Dr Irina Voineagu
Broadly, my research interests are in the area of molecular genetic mechanisms underlying human brain disorders. During my PhD at the University of Illinois in Chicago, I studied the role of DNA replication in trinucleotide repeat expansions, a form of genomic instability responsible for multiple neurodegenerative and neurodevelopmental disorders. Trinucleotide repeats, such as (CGG)n, (GAA)n, (CAG)n, have the common property to increase in length when transmitted from parents to offspring, a phenomenon mediated by DNA replication and recombination defects.
My PhD work demonstrated that unstable DNA repeats block replication fork progression in bacteria, yeast and mammalian cells by forming DNA-hairpins on the lagging strand (Voineagu et al. PNAS 2008), and investigated for the first time the cellular checkpoint responses to replication fork arrest at CGG repeats. This work led to a novel model of chromosomal fragility at CGG repeat sequences (Voineagu et al. Nature Struct. Mol. Biol 2009).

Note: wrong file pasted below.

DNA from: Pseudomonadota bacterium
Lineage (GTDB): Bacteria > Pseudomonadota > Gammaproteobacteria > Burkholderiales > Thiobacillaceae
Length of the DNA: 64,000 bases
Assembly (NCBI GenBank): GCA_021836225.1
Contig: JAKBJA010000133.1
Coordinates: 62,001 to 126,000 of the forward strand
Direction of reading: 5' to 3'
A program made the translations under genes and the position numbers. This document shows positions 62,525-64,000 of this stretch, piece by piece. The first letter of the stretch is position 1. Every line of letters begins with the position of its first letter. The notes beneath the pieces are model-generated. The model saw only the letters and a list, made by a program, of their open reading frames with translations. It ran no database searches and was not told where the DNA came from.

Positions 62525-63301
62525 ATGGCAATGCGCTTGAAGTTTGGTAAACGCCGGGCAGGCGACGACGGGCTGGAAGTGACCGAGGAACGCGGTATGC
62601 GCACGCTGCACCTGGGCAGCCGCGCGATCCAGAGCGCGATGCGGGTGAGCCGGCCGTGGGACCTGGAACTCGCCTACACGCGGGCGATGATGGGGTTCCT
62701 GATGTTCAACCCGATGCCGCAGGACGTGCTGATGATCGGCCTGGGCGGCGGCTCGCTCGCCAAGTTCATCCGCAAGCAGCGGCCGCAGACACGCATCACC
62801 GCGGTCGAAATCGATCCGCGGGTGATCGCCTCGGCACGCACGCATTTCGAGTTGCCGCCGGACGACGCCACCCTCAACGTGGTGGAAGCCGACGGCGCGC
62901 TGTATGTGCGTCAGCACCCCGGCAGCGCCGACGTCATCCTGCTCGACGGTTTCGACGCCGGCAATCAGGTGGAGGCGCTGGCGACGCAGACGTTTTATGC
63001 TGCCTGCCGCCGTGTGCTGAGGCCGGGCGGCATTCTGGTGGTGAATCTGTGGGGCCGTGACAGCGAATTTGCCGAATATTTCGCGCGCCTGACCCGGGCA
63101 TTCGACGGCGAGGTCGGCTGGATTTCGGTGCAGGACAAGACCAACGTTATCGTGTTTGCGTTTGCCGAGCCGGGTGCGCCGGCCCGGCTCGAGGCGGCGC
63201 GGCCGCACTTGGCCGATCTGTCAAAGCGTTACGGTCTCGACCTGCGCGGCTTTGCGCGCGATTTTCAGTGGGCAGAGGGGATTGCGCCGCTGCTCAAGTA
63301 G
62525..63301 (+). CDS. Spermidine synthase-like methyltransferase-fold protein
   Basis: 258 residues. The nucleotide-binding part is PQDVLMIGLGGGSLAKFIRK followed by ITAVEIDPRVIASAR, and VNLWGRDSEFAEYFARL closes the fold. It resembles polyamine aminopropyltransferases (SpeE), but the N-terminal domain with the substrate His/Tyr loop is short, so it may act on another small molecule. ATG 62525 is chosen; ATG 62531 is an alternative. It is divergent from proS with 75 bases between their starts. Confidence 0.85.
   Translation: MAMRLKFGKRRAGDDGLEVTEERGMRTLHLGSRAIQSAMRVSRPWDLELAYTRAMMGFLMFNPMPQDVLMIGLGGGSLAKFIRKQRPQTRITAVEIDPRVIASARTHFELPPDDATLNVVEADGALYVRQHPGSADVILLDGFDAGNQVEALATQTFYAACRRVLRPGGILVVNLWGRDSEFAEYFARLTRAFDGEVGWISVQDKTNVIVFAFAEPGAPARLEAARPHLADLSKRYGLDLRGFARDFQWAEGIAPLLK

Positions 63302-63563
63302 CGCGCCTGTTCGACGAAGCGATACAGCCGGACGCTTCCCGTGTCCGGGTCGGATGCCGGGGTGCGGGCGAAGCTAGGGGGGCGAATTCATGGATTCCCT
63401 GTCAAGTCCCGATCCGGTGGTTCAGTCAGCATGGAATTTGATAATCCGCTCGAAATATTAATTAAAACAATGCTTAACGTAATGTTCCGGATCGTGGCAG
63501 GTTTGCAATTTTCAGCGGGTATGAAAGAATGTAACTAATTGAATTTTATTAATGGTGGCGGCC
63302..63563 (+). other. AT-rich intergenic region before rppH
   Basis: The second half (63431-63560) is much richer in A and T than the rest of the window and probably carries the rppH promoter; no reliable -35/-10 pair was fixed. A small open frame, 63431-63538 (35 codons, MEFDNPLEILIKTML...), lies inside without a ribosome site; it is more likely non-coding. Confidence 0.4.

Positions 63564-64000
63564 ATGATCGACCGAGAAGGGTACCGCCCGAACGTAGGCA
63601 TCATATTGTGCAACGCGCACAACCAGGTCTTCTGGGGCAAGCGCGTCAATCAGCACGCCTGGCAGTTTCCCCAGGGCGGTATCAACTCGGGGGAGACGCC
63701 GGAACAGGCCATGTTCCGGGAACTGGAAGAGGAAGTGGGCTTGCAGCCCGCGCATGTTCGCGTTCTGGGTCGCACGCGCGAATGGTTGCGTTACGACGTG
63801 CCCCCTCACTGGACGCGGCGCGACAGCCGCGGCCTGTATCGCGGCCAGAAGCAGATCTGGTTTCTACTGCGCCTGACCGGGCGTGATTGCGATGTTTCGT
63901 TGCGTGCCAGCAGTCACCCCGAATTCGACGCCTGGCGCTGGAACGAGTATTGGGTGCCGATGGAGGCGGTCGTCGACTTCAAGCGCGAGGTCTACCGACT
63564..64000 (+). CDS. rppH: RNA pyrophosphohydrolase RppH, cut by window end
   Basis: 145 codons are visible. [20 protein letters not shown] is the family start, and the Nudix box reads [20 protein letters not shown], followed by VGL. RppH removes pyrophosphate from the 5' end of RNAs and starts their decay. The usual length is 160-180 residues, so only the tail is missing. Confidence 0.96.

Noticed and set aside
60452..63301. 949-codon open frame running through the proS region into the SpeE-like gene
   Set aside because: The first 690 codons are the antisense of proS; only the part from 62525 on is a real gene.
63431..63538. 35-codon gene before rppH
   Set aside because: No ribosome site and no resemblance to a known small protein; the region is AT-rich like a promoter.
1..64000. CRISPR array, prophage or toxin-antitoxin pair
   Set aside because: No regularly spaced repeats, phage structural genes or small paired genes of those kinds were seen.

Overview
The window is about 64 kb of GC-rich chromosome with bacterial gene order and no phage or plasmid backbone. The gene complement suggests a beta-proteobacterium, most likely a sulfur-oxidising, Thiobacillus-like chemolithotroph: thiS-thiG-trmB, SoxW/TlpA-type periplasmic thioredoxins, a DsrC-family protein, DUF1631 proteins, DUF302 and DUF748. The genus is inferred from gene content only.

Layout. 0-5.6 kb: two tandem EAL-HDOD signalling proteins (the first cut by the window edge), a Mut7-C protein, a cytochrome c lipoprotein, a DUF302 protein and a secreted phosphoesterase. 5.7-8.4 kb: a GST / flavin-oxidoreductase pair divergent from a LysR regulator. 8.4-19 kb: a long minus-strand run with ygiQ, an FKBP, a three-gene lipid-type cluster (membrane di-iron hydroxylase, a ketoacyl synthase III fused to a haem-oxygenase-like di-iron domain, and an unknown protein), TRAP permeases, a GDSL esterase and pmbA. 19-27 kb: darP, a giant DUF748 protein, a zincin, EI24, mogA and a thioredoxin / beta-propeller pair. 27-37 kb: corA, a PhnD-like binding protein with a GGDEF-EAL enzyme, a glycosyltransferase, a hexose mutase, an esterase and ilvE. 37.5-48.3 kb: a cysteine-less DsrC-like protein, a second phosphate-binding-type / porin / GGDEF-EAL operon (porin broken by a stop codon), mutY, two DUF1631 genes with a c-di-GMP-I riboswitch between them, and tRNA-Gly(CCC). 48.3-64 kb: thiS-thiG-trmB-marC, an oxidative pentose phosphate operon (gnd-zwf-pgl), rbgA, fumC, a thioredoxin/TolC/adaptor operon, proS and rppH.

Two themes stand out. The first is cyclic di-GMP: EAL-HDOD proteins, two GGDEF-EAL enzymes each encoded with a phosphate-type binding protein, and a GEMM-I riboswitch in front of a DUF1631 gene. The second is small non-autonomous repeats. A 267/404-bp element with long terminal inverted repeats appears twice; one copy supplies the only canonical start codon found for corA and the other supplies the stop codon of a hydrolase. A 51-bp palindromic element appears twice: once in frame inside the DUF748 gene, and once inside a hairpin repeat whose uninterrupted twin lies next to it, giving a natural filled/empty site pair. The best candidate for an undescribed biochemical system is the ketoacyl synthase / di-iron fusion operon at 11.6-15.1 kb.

For postdoctoral research, I joined the Neurogenetics Department at UCLA, to investigate the molecular mechanisms of autism and intellectual disability, using transcriptome methods. My postdoctoral work led to the identification of a novel gene implicated in X-linked intellectual disability (Voineagu et al., Mol. Psychiatry 2011) and the characterisation of shared molecular pathways in autism post-mortem brain tissue (Voineagu et al. Nature 2011).
I started my own research group at UNSW in 2013. The ongoing work in my lab investigates the molecular genetic mechanisms underlying normal brain function and their perturbation in neurodevelopmental disorders, using a combination of functional genomic studies in human brain tissue and neuronal cell culture systems